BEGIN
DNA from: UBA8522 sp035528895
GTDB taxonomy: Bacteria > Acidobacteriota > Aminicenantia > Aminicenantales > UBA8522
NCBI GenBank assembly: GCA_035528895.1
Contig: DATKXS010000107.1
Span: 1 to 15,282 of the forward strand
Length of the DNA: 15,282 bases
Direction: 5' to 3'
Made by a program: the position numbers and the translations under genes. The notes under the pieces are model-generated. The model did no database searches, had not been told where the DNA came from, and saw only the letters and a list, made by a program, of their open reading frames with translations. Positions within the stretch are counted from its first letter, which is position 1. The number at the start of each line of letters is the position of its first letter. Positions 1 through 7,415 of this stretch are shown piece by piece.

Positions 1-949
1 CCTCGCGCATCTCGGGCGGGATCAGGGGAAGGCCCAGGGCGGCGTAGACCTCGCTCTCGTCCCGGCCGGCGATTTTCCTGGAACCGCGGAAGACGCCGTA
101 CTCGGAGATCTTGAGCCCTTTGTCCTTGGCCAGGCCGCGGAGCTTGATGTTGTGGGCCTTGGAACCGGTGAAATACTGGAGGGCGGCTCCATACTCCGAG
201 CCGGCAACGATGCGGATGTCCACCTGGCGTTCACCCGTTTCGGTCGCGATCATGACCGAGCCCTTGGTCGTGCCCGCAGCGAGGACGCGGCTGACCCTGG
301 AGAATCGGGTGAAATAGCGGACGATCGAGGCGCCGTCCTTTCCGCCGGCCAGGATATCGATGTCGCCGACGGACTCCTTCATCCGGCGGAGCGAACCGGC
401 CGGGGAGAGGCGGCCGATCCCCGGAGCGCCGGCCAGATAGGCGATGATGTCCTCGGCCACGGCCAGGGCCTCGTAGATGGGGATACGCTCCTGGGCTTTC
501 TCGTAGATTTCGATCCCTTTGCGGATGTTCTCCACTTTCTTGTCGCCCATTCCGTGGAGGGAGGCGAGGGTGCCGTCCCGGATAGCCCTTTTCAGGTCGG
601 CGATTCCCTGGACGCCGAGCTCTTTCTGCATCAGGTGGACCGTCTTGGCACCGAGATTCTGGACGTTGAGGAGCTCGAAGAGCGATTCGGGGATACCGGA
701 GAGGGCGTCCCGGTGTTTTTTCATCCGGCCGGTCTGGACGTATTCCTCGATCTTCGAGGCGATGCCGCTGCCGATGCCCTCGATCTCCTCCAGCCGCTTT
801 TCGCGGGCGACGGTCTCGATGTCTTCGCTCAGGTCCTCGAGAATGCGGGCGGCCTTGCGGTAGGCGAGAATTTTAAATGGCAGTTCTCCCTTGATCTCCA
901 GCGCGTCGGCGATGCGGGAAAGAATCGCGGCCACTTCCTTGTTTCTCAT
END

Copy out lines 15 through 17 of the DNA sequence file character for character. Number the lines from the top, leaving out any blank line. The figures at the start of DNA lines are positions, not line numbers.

501 TCGTAGATTTCGATCCCTTTGCGGATGTTCTCCACTTTCTTGTCGCCCATTCCGTGGAGGGAGGCGAGGGTGCCGTCCCGGATAGCCCTTTTCAGGTCGG
601 CGATTCCCTGGACGCCGAGCTCTTTCTGCATCAGGTGGACCGTCTTGGCACCGAGATTCTGGACGTTGAGGAGCTCGAAGAGCGATTCGGGGATACCGGA
701 GAGGGCGTCCCGGTGTTTTTTCATCCGGCCGGTCTGGACGTATTCCTCGATCTTCGAGGCGATGCCGCTGCCGATGCCCTCGATCTCCTCCAGCCGCTTT